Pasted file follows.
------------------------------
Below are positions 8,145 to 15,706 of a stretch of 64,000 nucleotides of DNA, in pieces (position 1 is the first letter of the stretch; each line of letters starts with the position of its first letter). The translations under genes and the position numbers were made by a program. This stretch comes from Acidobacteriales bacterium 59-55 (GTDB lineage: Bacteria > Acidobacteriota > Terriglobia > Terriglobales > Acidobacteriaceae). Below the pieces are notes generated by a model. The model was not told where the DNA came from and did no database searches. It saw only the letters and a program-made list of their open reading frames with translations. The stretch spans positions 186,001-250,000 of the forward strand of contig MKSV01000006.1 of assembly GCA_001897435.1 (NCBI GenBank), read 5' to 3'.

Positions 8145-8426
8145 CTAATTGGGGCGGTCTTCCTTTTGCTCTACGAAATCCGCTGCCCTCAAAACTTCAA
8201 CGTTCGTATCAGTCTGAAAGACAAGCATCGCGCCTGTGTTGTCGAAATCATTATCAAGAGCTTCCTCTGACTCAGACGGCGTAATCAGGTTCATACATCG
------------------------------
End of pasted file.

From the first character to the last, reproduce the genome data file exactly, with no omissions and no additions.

Below are positions 8,145 to 15,706 of a stretch of 64,000 nucleotides of DNA, in pieces (position 1 is the first letter of the stretch; each line of letters starts with the position of its first letter). The translations under genes and the position numbers were made by a program. This stretch comes from Acidobacteriales bacterium 59-55 (GTDB lineage: Bacteria > Acidobacteriota > Terriglobia > Terriglobales > Acidobacteriaceae). Below the pieces are notes generated by a model. The model was not told where the DNA came from and did no database searches. It saw only the letters and a program-made list of their open reading frames with translations. The stretch spans positions 186,001-250,000 of the forward strand of contig MKSV01000006.1 of assembly GCA_001897435.1 (NCBI GenBank), read 5' to 3'.

Positions 8145-8426
8145 CTAATTGGGGCGGTCTTCCTTTTGCTCTACGAAATCCGCTGCCCTCAAAACTTCAA
8201 CGTTCGTATCAGTCTGAAAGACAAGCATCGCGCCTGTGTTGTCGAAATCATTATCAAGAGCTTCCTCTGACTCAGACGGCGTAATCAGGTTCATACATCG